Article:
Guide to Addressing Sexual Abuse with Your Kids

As your children grow from toddlers to teens to adults, the way they explore their bodies and comprehend sexual issues evolves.

Sexual Development

In general:

  • Preschool children may rub, show and touch private parts.
  • Young children may start mimicking common dating behaviors like kissing and holding hands.
  • School-aged children, on the other hand, will begin intentionally touching themselves and playing games with their peers

Understanding the sexual development of your child will help you determine if their actions indicate potential problems or not.

For in-depth information about sexual development and behavior in children, click here.

Sexual Behavior

It’s true that talking to your child regularly about their body will make the child more likely to tell if someone touches their body. However, it is not a guarantee.

Most sexual behavior is a natural part of childhood development, but there are certain characteristics that point to sexual behavior problems.

According to a report from The National Child Traumatic Stress Network, the following signs may indicate problems. Take note when:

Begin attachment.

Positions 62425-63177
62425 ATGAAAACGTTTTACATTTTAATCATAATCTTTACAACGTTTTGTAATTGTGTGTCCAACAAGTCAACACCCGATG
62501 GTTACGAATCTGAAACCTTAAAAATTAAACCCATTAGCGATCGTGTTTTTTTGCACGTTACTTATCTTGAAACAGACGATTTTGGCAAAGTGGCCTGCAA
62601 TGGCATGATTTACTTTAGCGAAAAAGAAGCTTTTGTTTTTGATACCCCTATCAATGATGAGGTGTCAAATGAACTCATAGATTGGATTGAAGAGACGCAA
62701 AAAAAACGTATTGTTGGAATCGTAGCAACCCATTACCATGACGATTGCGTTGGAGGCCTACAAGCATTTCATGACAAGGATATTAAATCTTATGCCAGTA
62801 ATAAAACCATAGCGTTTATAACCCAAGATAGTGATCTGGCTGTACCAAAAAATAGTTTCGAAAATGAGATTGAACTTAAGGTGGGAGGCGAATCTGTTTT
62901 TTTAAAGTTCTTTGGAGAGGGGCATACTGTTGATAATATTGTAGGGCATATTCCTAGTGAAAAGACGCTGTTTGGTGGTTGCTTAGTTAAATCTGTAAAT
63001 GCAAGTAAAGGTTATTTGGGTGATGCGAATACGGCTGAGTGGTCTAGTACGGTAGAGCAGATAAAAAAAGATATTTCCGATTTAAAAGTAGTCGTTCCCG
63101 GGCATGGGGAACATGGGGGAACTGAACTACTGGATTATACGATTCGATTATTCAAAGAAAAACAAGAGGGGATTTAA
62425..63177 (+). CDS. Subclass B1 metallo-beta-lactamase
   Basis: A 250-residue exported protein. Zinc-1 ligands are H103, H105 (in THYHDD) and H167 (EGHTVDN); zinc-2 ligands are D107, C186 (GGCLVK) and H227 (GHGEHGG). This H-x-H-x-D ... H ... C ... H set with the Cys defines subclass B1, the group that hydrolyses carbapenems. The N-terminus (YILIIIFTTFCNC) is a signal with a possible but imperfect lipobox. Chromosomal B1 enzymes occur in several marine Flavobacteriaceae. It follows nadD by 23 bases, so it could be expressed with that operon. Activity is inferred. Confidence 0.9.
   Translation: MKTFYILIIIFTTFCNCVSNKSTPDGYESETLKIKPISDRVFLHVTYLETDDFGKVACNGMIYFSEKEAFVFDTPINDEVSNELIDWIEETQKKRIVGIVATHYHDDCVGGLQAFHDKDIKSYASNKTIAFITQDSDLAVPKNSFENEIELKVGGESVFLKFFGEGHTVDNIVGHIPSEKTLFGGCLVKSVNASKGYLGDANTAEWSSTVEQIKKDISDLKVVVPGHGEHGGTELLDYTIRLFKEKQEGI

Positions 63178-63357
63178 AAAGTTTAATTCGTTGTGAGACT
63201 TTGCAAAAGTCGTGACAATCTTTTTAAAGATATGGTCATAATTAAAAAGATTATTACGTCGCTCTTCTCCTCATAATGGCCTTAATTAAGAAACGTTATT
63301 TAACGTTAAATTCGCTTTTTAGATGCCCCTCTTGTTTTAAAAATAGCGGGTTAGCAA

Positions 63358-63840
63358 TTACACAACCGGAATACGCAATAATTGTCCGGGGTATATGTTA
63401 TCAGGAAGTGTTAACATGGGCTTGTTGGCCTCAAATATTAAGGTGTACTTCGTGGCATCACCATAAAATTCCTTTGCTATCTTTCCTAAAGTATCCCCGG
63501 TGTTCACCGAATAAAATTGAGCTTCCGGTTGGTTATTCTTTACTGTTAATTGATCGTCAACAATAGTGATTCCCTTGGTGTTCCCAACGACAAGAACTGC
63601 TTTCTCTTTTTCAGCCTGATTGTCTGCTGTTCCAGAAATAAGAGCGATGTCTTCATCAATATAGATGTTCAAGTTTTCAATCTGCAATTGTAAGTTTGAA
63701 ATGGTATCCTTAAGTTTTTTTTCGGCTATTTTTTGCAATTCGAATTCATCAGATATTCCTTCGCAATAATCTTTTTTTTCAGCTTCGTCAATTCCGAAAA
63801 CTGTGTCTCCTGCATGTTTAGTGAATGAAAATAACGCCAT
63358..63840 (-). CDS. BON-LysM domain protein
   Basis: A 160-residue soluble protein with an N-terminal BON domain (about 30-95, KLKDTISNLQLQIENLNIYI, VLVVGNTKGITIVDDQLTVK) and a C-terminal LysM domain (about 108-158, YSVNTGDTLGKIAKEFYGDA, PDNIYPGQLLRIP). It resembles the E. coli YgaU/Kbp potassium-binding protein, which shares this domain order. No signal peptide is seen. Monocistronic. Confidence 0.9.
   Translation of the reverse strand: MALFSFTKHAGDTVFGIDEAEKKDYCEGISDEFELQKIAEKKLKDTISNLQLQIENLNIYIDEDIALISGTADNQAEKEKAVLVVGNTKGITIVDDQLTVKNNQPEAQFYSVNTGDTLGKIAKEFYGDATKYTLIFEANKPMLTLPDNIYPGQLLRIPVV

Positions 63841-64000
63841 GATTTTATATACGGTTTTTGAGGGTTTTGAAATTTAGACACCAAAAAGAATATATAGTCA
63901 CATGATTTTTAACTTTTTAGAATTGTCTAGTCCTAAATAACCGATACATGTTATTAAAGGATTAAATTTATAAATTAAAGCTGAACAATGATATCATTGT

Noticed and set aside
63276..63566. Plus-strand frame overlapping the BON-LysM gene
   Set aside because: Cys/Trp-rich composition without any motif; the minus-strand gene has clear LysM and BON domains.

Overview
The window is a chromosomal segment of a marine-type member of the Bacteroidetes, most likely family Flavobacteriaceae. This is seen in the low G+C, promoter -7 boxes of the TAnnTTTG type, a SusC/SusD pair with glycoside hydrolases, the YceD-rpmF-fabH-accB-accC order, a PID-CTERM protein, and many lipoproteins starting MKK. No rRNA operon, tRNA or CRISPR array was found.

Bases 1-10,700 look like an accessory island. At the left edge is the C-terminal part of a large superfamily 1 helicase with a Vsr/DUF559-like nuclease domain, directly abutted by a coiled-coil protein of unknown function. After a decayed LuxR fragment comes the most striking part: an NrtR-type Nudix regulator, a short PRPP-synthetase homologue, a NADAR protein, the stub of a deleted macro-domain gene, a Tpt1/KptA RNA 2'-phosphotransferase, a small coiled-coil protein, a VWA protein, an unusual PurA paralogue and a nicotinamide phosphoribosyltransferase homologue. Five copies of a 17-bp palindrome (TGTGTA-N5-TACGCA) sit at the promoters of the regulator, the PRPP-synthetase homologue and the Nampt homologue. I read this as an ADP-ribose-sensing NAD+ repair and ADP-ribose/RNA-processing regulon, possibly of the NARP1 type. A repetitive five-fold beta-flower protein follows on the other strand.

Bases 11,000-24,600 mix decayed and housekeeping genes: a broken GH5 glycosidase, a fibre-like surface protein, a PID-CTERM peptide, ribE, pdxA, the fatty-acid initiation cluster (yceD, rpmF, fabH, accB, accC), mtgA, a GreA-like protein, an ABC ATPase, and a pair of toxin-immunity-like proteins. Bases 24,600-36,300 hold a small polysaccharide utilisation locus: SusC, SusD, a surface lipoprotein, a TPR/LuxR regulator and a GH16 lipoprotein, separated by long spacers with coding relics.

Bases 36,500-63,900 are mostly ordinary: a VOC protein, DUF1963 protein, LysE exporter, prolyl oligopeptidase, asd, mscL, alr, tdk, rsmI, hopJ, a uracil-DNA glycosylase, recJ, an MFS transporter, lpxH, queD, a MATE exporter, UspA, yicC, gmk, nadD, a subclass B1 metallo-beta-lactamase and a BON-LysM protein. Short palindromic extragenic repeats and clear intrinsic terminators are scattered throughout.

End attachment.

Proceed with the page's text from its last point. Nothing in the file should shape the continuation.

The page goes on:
• A child’s sexual behavior seems “too old” or “too young” for the age they are developmentally
  • A behavior involves threats, force, or aggression
  • The behavior involves inappropriate or harmful use of sexual body parts
  • Children of widely different ages or abilities are involved in behavior
  • The behavior is associated with strong emotional reactions such as childlike anger or anxiety
  • The behavior interferes with typical childhood interests and activities

Monitor your children for signs of sexual behavior problems, keeping in mind their developmental stage as you decide how you should respond.

For examples of sexual behavior problems and treatment options, click here.

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